There are several pitfalls with using satellite images. This essay will explore many of these common pitfalls.

1. VIS (low sun angle and at night)- Visible imagery is of no use at night since it requires the sun to reflect its rays off objects in order to detect them. In the winter VIS is less useful since the days are so short and the sun angle is low. When the sun angle is low (near the horizon) there is not as much reflection off the clouds. Thus, around the time of sunrise and sunset VIS is not as useable.

2. Water Vapor (vapor vs. clouds)- There is an important difference between water vapor and clouds. Water vapor is in the gaseous state while cloud is in the liquid or solid state. On water vapor imagery it is important to distinguish between the vapor and the cloud. On black and white imagery the clouds will show up a fairly bright white. The water vapor will be wispy in appearance. Also remember the clouds and water vapor are mainly being detected in the upper levels of the troposphere, thus cloud and water vapor near the surface is not being detected as much.

3. Cloud location error / angle displacement- Since the earth is a spherical type shape and the satellite images you look at are flat there will be some error in the cloud location. Since the satellite is over the equatorial region, the cloud displacement error will be greater toward the pole. The displacement also increases when moving east or west of where the satellite is located. As the latitude increases or when looking further east or west of the satellite position the satellite is looking at the clouds at more of an angle. The angle eventually gets so large that it makes the image fairly useless for example in the polar regions.

4. Can't see clouds under cloud- The satellite can only see the highest cloud deck. If there is upper level cloud covering an area the satellite will be unable to detect clouds under this cloud deck. Because of this the satellite can be useless at times at detecting clouds that are influencing weather closer to the surface. Satellite can be used to sense surface features and the temperature profile of the troposphere. If clouds are present though this type of sounding can not be done.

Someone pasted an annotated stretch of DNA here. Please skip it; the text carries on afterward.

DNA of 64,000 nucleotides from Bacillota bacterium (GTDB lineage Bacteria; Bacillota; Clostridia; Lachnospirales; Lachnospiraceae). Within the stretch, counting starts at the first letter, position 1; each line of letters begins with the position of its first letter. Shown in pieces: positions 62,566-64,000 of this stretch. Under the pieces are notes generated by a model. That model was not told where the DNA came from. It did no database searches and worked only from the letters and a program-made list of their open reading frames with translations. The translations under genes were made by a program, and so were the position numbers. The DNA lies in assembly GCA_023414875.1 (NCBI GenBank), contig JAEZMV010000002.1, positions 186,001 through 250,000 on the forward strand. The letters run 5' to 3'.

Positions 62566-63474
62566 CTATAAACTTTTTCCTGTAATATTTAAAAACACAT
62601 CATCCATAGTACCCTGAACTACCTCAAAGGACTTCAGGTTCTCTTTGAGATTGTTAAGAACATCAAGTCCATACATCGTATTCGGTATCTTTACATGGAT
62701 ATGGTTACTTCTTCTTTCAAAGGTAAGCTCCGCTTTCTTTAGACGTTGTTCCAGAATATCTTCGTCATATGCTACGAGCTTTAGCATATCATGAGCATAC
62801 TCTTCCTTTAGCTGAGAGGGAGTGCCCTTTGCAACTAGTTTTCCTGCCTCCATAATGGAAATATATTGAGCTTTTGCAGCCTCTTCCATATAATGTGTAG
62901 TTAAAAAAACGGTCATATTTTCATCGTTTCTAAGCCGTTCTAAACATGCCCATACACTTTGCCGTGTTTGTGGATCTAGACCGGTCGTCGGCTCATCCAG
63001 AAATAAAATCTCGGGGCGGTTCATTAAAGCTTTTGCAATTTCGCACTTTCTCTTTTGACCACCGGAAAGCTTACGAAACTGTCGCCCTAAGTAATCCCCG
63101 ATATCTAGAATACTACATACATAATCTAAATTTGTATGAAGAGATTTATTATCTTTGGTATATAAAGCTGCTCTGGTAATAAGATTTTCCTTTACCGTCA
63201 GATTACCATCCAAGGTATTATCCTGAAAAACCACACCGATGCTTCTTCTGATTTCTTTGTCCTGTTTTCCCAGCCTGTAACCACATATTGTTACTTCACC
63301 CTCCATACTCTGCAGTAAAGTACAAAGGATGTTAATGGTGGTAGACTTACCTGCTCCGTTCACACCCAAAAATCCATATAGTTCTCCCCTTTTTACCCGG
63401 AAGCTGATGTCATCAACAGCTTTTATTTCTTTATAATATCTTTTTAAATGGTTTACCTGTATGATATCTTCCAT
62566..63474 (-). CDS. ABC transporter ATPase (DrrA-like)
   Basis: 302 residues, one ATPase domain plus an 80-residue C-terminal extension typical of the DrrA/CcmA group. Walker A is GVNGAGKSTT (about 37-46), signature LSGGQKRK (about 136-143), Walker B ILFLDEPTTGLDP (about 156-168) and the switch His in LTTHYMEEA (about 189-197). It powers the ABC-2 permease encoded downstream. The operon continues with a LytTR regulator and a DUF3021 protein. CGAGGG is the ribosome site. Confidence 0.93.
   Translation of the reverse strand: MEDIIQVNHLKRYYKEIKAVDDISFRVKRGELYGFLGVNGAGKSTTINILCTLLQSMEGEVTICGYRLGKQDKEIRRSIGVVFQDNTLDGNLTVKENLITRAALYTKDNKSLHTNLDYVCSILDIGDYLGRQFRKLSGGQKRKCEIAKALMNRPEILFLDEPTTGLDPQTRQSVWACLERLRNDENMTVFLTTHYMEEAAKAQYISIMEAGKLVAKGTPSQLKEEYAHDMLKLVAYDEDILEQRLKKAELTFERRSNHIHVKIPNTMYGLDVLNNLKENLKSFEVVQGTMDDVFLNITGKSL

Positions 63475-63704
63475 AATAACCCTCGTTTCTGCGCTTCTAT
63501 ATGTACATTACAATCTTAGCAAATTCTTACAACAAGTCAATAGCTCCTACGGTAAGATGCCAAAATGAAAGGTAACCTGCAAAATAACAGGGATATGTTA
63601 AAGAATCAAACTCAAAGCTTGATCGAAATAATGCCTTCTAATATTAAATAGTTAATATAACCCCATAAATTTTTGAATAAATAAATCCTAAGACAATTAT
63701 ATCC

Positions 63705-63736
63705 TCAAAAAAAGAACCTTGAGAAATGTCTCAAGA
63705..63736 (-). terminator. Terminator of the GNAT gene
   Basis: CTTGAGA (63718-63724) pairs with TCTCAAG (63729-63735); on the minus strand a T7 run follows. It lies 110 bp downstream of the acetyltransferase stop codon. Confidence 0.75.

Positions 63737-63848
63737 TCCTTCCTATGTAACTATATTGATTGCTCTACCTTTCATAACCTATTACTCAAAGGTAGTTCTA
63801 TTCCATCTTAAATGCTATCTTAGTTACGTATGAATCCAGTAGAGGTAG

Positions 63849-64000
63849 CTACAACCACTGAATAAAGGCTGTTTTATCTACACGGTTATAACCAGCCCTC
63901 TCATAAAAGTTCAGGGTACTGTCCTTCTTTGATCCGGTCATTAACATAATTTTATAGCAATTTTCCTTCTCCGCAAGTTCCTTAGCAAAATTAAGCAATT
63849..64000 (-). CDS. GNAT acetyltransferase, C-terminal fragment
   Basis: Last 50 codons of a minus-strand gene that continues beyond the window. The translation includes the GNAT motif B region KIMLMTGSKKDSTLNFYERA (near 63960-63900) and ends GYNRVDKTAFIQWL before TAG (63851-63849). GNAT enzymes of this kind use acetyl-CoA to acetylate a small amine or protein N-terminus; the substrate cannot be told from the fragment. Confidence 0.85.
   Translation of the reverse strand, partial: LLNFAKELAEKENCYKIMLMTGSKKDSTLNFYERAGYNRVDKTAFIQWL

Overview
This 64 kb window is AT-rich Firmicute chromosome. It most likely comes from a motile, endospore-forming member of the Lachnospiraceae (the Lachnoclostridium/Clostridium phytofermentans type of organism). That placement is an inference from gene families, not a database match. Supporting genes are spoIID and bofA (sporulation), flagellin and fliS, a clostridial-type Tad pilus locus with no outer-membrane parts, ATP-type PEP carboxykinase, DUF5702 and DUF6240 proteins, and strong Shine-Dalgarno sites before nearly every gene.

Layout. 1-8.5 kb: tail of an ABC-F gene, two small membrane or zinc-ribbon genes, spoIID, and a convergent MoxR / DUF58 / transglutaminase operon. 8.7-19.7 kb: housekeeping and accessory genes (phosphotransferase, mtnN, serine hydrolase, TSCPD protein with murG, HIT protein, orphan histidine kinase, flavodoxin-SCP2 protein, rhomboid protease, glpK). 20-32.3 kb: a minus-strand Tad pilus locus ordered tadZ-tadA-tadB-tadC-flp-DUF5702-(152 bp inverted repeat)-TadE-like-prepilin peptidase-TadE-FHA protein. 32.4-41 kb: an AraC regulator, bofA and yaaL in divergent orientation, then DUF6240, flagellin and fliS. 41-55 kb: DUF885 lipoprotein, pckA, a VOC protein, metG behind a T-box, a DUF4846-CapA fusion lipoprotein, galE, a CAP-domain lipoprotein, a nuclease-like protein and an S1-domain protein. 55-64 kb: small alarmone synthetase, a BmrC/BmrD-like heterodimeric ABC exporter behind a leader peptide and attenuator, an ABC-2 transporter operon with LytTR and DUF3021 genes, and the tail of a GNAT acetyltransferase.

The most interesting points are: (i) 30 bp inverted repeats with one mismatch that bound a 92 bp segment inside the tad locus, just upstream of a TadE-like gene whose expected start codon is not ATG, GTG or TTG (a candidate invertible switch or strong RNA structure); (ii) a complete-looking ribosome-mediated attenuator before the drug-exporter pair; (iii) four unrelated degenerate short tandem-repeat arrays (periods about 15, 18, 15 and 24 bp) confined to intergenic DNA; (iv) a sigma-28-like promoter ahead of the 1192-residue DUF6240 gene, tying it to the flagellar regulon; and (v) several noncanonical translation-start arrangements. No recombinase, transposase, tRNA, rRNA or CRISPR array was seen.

5. Infrared is totally different from VIS- Infrared detects clouds be determining temperature by the wavelength of emitted radiation from the cloud. This is a totally different concept of detection from what VIS uses. VIS uses reflection to detect cloud. Clouds that do not look significant on IR can be very significant. For example, clouds near the surface will not show up well on IR since they are close to the earth surface temperature. These clouds may in fact though have a significant influence on the surface weather.

6. Satellite images are not pictures and not video recordings- VIS is closest to being a picture but of course it does not use a flash like a camera needs to sometimes. Satellite images don't require film and film developing. The satellite images are much more similar to digital pictures, except the entire picture is not taken all at once but rather is a line by line scan that when complete produces a complete image. It takes about 20 minutes to produce an image. Thus when looking at the satellite images in motion there are significant time gaps between each frame. This is far more time than the multiple frames per second that video recordings have. Because of this delay in data, satellite images are not near as close to being instantaneous as compared to radar images.